Crime Scene Sketching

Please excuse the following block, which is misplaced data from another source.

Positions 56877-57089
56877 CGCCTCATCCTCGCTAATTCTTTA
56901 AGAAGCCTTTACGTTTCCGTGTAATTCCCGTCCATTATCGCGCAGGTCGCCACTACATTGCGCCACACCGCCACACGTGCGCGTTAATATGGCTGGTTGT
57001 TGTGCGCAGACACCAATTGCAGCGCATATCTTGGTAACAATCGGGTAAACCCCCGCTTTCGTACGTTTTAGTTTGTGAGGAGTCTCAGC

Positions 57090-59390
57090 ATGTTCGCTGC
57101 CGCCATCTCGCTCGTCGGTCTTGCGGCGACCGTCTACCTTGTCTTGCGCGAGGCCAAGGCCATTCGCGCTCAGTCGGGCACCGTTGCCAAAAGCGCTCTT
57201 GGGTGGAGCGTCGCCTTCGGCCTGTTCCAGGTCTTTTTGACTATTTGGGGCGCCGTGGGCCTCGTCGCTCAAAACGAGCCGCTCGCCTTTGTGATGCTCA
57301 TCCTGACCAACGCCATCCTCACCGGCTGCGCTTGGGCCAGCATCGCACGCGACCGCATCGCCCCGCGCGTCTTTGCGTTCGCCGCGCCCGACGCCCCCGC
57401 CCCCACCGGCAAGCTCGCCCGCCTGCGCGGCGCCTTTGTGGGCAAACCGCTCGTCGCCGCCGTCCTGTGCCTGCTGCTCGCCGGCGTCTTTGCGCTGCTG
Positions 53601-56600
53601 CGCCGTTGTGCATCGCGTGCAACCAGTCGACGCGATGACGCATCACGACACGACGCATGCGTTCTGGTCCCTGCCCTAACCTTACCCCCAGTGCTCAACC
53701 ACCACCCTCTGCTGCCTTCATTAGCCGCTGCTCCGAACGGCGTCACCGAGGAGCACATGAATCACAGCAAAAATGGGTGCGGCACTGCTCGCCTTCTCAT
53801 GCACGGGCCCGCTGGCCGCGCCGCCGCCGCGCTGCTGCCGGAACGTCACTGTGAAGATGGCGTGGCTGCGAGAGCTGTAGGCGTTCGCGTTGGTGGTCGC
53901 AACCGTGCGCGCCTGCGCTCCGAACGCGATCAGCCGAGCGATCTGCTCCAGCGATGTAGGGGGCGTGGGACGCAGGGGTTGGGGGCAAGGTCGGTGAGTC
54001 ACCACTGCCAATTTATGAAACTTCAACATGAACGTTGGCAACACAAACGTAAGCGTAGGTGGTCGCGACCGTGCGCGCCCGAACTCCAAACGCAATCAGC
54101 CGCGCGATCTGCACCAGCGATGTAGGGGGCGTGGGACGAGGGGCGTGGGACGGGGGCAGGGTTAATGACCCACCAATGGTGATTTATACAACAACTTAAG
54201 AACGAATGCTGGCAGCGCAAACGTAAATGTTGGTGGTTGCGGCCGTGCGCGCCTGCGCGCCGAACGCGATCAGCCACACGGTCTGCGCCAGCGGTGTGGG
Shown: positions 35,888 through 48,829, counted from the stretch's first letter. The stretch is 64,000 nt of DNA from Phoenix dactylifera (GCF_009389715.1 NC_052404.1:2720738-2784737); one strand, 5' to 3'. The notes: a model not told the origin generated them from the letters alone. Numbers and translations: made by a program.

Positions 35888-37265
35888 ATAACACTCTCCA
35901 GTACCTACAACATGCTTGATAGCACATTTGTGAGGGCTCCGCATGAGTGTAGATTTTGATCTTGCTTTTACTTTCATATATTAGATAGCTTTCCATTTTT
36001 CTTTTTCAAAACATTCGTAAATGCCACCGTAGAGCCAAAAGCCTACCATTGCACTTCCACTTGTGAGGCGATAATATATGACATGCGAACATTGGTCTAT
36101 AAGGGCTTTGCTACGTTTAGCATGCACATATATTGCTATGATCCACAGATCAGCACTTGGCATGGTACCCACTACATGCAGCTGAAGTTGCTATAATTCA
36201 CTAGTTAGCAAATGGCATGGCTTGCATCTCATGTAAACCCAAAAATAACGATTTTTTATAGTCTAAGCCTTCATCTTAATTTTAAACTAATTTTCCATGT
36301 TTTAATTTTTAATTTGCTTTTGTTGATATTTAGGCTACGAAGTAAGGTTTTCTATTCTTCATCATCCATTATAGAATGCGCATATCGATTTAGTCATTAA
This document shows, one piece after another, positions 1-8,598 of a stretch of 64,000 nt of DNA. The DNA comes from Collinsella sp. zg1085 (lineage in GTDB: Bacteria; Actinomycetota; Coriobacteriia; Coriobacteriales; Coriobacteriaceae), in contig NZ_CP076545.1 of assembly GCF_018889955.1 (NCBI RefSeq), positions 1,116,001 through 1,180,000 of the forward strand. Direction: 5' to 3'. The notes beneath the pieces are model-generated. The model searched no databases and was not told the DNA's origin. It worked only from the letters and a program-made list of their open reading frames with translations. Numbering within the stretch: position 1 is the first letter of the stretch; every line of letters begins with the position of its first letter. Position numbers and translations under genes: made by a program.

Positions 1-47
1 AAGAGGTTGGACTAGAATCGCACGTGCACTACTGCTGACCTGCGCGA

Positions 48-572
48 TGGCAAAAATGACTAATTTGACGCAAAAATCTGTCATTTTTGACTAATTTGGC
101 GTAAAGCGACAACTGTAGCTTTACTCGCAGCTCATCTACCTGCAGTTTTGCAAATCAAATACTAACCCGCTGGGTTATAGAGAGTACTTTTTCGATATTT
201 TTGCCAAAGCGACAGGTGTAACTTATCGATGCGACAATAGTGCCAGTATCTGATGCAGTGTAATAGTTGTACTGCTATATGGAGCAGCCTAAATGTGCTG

The effect of modern media on crime scene investigation has led most people to believe that crimes are relatively easy to solve and may only take a day or two to complete. In actuality crime scene investigation is a lengthy process in which investigators can spend years investigating one crime. The components of crime scene investigation themselves can be rigorous and demanding depending on the circumstance. A vital piece of crime scene investigation is crime scene sketching; a tool that seems to be less in the forefront of modern television shows, perhaps because this is a less effective way to portray the gore that attracts the audience to most of these shows in comparison to crime scene photography that is often highlighted in shows like CSI. Crime scene sketching however is a critical part of crime scene investigation. Crime scene sketching in comparison to crime scene photography can capture a “bird’s eye” view of the crime scene, can show relativity between items and can offer a “whole crime scene picture” instead of being in fragmented pieces or from one particular angle like photographs. Crime scene sketching has been a long standing process in investigations and is a technique that has an abundance of benefits. It is a permanent record that provides supplemental information that is not easily accomplished with the exclusive use of crime scene photographs and notes. A crime scene sketch depicts the overall layout of a location and the relationship of evidentiary items to the surroundings. It can show the path a suspect or victim took and the distances involved. It can be used when questioning suspects and witnesses. During trial, the crime scene diagram correlates the testimony of witnesses and serves as a tool for relaying reference and orientation points to the prosecutor, judge and jury. A crime scene sketch is a rough drawing/scale model drawing composed by an investigating officer at the crime scene. The crime scene sketch...
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